This page describes the basic procedures around submitting code for Couchbase Server.
Commit messages alone are a poor tool for this. Major changes often have very many commits and for people outside of the component, it is often impossible to tell whether a specific commit is part of a specific feature or bug fix. Therefore we need to have a simpler way to reduce the information and understand what was addressed in a build.
All commit messages need to follow the standard format of:
<JIRA Reference>: <Commit Subject>
Where a JIRA Reference is [MB | CBD | CBSE | CBQE ] - <number> (the list of projects may expand over time)
e.g. "MB-5249: Changed foo.h to allow WIndows 32bit builds"
- Multiple commits can use the same JIRA reference. There is no need to change any practice regarding breaking up fixes or features into many commits.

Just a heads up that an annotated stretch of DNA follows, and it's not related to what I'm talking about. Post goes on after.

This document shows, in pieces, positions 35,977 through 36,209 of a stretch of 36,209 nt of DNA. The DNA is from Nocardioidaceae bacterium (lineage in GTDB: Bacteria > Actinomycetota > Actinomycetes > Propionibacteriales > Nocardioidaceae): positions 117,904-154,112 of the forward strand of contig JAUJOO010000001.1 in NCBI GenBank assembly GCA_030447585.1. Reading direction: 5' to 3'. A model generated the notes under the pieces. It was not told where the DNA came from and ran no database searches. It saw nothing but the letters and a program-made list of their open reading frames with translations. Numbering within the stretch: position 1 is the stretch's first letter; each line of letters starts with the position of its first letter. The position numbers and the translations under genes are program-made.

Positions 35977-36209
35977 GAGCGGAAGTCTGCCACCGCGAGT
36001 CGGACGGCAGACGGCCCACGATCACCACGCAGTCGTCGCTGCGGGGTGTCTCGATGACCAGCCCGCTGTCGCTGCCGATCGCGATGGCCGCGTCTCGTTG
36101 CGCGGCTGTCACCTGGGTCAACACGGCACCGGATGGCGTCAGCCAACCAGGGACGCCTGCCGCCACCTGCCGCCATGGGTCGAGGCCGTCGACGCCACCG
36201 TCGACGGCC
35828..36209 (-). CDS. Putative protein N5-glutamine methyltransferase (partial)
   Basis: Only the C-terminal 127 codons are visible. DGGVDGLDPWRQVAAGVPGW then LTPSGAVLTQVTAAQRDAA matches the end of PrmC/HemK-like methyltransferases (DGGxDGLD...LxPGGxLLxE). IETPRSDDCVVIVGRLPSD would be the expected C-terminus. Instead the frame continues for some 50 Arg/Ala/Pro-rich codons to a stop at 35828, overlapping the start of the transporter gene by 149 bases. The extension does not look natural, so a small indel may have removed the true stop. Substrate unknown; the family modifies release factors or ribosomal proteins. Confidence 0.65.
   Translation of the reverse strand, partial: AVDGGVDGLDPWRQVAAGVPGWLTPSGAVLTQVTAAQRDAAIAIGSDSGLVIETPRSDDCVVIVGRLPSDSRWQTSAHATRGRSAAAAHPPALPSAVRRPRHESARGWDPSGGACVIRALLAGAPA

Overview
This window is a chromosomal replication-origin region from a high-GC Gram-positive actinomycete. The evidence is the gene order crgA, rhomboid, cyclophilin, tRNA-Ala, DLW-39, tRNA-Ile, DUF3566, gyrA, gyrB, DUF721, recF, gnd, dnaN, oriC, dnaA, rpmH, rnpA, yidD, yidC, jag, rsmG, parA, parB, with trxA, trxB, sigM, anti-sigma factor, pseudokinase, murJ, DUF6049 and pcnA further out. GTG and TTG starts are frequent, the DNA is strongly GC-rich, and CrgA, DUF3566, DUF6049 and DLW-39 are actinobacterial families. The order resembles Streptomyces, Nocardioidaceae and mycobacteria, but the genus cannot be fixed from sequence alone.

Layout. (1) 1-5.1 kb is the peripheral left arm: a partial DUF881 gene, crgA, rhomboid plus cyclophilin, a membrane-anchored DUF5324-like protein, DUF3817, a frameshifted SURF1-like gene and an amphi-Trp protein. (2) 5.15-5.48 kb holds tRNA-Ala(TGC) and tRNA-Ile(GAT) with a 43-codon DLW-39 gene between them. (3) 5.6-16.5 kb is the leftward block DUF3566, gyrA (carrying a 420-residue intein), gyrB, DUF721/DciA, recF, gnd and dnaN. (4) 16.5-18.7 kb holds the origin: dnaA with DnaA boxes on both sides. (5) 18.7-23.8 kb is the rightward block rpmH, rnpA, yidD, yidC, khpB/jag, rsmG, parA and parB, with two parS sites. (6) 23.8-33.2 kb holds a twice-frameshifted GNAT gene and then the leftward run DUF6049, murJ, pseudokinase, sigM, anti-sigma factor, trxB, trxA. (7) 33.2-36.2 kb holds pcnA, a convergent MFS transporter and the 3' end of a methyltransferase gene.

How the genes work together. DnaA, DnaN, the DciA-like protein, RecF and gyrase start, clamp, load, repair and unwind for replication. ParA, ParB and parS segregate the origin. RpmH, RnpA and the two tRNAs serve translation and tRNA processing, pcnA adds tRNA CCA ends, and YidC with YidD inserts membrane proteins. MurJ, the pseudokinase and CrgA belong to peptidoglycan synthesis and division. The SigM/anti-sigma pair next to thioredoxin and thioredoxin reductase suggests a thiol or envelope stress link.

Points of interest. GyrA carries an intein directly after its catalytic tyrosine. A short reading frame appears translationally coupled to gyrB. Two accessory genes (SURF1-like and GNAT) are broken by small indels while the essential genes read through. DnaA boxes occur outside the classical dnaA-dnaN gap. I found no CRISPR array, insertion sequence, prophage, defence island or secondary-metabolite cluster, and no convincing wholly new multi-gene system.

- This does not apply only for bugs, but also for features or other engineering debt type tasks. As all server development teams (and a few others) have already switched to JIRA for task planning as well, features or refactoring tasks etc should all should have a CBD task.
- If there are ongoing background tasks (e.g. code cleanup, or refactoring as some new feature gets implemented) it is recommended to open a CBD task and keep it open, if required across sprints and attribute commits to those tasks, to clarify purpose, without having to create lots and lots of tickets.
- There is a special provision for trivial changes, see below.
At some point, changes will be rejected if they do not conform to the rules above.
The purpose of the procedure is to help increase visibility and create clarity, not to create tons of micro JIRA tasks.
Therefore the following changes are accepted as trivial changes:
- Typo correction
- Updated Log messages
- Addition, removal or extension of comments
- Code reformatting
Trivial changes still need a JIRA reference. However, we have defined that MB-100 is designated as the reference for trivial issues. So please use it as the reference for trivial changes as defined above.
The reason why we need a special reference for these trivial changes is so that we can differentiate between accidentally omitted JIRA references and trivial changes.